Tuesday 18 February 2014

When Do I Become a Cancer Survivor?

By DebiLyn Smith www.debilynsmith.com Author of Running From Cancer: a tilted memoir.

A breast cancer "treatment survivor" since May 2011, DebiLyn strives to reduce the 50% of life-style induced cancer patients. "You can run, but you can't hide," she says.

What Happens After Cancer Treatment?

When does one begin to say they are a breast cancer survivor? I have finished the treatments. The medical profession has cut, poisoned and nuked the part of me that contained the psychotically rapid dividing cells known as cancer. I did survive that, with some scary moments of wondering involved. Or do I have to wait until the recommended five years of drug therapy is finished to declare "I made it!" If, that is, I do make it?

I don't want to be ridiculed at a cancer march or a run for the cure as they applaud the champions who beat this disease when I have yet to find out if indeed we did "get it all" or if there is some little piece that survived, starting to multiply someplace else as we speak. It's a very real concern. Worse than the nightmare about going to Sunday school without my underwear on.  I don't know what to trust anymore. My body let me down once. Will it do it again?

They say that one third of women with hormone dependent tumors (like mine) will have a recurrence. Better than half of those five years or more after surgery. Because I opted for the adjunct therapy (the chemo and radiation) combined with surgery my chance of the cancer coming back goes down. I think I'm at a 3-5% chance. It's still enough to make you worry. I've beaten lower odds before in the luck-less life lottery.

Beginning Life-Long Learning to Stay Healthy

Saying you're a survivor implies the war is over but for me, the battle has just begun. This is going to be a life-long assault of learning and doing what I can to survive not just now, but for as many years as I can squeak out of this body.

So despite everything that's been done, I'm determined to keep the numbers on my side. It's a betting game with no guarantees and you must do what you can to help. Swallow large fish oil and Green Tea capsules (anti-oxidants), stuff in the blueberries by the handful, drink the green spirulina/algae with your pinched, drag your butt to the swimming pool, fill those lungs with good clean fresh air, drink water not wine and whatever you do... don't sweat the small stuff.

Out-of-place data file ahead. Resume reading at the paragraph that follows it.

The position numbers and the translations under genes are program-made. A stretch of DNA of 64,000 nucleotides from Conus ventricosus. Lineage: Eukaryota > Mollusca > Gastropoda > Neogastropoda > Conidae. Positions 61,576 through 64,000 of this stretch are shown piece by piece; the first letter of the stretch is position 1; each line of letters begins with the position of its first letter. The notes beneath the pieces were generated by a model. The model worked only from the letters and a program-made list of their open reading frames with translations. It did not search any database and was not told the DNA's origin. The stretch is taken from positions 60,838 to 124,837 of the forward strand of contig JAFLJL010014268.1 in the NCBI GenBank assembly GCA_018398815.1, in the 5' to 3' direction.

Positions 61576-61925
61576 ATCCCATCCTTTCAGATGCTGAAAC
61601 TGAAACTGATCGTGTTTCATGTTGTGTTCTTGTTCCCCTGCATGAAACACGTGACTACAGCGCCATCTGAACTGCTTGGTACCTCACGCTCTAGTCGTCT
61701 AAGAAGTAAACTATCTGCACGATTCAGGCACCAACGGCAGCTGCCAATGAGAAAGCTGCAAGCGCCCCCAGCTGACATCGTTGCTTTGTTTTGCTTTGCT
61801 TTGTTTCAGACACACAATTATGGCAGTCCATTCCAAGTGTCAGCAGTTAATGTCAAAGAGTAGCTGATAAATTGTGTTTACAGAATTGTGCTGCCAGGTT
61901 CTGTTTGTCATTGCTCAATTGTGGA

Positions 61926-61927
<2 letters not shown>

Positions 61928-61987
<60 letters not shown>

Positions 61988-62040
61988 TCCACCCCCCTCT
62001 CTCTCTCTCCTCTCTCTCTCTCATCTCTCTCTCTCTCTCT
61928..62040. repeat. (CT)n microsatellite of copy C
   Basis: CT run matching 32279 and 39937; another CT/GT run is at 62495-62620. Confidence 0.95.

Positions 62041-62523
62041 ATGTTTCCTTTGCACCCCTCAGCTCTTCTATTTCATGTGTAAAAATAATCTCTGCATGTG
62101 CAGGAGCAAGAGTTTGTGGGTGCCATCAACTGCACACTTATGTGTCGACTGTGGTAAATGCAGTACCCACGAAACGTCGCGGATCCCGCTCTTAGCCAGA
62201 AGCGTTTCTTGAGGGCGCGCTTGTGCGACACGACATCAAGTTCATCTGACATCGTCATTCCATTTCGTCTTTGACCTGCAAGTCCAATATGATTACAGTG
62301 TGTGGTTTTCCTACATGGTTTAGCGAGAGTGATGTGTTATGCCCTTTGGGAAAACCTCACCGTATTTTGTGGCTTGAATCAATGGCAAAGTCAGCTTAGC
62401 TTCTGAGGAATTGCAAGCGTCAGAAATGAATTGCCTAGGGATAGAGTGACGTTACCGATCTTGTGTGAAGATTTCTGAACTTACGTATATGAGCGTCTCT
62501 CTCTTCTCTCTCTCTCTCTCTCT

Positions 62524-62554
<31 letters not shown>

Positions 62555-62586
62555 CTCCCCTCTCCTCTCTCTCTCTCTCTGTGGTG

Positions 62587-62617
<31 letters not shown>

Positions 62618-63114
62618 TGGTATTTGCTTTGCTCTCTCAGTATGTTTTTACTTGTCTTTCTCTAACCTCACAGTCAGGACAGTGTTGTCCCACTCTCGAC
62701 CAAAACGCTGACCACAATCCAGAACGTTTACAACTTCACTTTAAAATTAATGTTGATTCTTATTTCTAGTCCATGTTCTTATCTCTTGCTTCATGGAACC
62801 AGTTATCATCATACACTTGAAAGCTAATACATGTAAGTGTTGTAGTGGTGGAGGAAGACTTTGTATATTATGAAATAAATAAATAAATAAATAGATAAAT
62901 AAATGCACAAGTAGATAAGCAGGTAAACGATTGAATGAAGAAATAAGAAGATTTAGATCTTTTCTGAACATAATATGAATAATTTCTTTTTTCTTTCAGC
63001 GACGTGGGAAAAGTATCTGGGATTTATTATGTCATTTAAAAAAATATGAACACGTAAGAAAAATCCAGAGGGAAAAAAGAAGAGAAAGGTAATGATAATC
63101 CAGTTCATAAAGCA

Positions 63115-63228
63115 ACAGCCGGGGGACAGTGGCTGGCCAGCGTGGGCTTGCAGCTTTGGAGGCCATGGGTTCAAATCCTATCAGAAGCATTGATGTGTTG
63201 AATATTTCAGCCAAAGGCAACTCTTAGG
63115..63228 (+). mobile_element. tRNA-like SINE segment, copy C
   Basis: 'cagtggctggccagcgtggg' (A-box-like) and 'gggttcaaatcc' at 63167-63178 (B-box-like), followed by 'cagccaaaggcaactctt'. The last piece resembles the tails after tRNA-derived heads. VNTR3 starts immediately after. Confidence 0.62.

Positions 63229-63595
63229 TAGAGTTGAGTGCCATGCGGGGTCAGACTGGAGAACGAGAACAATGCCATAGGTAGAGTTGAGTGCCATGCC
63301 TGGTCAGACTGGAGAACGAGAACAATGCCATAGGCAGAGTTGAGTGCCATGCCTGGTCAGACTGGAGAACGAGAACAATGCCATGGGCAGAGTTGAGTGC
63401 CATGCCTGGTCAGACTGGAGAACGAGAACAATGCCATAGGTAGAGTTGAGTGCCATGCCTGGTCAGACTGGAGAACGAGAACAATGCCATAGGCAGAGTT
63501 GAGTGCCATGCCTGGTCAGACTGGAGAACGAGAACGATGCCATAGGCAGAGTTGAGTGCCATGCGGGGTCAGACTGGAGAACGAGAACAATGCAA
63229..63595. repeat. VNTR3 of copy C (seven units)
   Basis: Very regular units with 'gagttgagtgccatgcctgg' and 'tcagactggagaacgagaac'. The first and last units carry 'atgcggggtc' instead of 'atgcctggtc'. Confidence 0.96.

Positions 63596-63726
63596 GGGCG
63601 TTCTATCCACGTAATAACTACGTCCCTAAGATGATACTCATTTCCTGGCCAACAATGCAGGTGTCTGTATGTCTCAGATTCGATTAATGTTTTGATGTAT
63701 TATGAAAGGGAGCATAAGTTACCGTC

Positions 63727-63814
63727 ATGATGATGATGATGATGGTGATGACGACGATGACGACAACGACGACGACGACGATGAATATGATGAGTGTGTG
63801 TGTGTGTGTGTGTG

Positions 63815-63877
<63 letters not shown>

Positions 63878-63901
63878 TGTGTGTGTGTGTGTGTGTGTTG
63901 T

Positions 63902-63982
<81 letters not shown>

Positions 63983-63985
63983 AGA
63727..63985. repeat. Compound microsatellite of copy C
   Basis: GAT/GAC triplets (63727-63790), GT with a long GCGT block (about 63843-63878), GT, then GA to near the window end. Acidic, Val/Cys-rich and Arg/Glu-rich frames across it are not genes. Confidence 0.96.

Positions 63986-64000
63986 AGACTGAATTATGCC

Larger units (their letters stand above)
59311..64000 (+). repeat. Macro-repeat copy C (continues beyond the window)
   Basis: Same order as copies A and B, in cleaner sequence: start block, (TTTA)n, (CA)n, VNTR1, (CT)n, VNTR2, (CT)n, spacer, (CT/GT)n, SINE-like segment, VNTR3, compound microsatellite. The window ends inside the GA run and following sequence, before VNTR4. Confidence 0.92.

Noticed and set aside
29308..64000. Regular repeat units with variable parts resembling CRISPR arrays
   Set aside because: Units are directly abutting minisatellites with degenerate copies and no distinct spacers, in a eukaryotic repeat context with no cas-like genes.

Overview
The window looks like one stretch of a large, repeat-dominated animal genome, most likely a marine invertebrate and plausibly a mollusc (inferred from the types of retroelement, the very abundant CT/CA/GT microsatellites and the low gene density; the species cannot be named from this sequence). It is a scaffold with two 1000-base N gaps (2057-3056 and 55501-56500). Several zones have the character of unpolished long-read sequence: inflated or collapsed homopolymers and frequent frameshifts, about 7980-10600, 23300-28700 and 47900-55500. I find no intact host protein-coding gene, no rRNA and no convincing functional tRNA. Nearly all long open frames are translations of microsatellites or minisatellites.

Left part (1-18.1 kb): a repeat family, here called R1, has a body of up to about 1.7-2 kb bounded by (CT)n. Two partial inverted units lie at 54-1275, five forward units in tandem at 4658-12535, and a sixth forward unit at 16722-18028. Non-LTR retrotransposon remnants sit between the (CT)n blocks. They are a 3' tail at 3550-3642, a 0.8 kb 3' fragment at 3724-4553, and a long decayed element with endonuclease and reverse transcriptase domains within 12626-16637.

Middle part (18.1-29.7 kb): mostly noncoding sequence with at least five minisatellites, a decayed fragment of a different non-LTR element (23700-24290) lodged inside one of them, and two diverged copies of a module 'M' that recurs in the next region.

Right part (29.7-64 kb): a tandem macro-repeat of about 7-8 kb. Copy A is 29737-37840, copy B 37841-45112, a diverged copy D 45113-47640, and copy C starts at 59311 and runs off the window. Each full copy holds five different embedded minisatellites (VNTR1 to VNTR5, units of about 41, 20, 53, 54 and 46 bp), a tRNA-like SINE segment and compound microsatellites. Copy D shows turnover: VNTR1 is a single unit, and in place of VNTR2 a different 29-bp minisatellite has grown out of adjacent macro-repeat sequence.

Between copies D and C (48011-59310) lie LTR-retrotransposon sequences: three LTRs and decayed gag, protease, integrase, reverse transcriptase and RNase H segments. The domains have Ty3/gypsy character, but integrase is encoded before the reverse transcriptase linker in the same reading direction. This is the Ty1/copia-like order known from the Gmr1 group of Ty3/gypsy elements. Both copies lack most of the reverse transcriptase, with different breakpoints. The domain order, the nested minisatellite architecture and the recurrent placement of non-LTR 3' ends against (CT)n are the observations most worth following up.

Possibly when I'm on my  last breath, when I have lived a much longer life, I will finally declare myself a breast cancer survivor. Until then... Game On!

To find a Cancer Rehab Canada near you, visit the list of British ColumbiaSaskatchewanOntario, or Nova Scotia locations.


  1. As of Tuesday I have been given a clean bill of health! So it's time to get back into shape,

    I'm buying a gym membership today.

  2. Congrats on the good news, Judy! Remember to shape up the inside as well as the outside. Have healthy food in your home ready for when you are hungry. A great selection of fresh fruit and vegis, nuts and whole grains, Vitamin D supplements and lots of good water! Get that Game On, All-the-way, Girl Friend!

  3. Thanks for the great comment by Suzan St Maur who believes one is a survivor from the day of diagnosis. Although she is absolutely correct and backed by thousands, my comments stemmed from a constant worry of letting myself sit back and say, "whew...that was close." I am hoping to inspire other's to try and ensure they don't go down that road again.I agree that living with the threat of a recurrence is do-able. For me, it instills the motivation to stand up to cancer and prevent its growth instead of running from it. We all have room to tighten our anti-cancer belts a bit more. Especially survivors and doubting Debi's who plan on managing this for a very long time. Hats off to your positive spirit, Suzan!